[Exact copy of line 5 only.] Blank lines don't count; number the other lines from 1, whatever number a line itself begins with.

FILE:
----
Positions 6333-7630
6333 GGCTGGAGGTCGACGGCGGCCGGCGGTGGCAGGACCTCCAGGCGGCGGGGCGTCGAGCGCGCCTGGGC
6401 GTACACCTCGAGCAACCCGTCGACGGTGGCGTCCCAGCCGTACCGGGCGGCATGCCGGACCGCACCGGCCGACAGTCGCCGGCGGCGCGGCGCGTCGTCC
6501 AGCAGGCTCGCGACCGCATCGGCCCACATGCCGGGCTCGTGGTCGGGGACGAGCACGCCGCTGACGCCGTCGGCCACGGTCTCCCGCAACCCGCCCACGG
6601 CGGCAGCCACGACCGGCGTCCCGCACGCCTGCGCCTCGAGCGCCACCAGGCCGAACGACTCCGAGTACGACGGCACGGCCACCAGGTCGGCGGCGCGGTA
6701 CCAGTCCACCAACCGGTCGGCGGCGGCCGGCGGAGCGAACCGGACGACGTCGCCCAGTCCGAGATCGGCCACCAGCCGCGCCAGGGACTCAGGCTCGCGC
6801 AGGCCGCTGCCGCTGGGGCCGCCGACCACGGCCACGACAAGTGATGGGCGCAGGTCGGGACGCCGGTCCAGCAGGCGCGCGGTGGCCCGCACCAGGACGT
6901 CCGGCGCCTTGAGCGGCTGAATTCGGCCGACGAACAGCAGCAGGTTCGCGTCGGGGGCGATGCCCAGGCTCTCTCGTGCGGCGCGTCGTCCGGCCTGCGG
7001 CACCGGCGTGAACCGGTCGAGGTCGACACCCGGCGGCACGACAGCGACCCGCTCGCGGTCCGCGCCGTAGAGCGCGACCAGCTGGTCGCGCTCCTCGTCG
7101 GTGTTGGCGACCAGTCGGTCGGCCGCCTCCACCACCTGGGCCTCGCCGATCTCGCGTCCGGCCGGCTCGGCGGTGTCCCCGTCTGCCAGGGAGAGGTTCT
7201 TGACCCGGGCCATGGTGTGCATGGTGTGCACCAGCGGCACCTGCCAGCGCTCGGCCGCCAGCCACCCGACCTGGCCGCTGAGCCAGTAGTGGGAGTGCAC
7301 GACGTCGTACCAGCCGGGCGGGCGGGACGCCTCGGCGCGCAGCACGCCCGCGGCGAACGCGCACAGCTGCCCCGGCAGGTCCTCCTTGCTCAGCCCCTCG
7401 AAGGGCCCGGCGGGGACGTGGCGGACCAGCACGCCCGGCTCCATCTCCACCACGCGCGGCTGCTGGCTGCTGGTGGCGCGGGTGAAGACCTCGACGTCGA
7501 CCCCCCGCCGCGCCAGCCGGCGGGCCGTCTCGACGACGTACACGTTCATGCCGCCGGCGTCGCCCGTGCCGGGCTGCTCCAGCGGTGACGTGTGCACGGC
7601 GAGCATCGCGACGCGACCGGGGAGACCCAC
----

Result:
6601 CGGCAGCCACGACCGGCGTCCCGCACGCCTGCGCCTCGAGCGCCACCAGGCCGAACGACTCCGAGTACGACGGCACGGCCACCAGGTCGGCGGCGCGGTA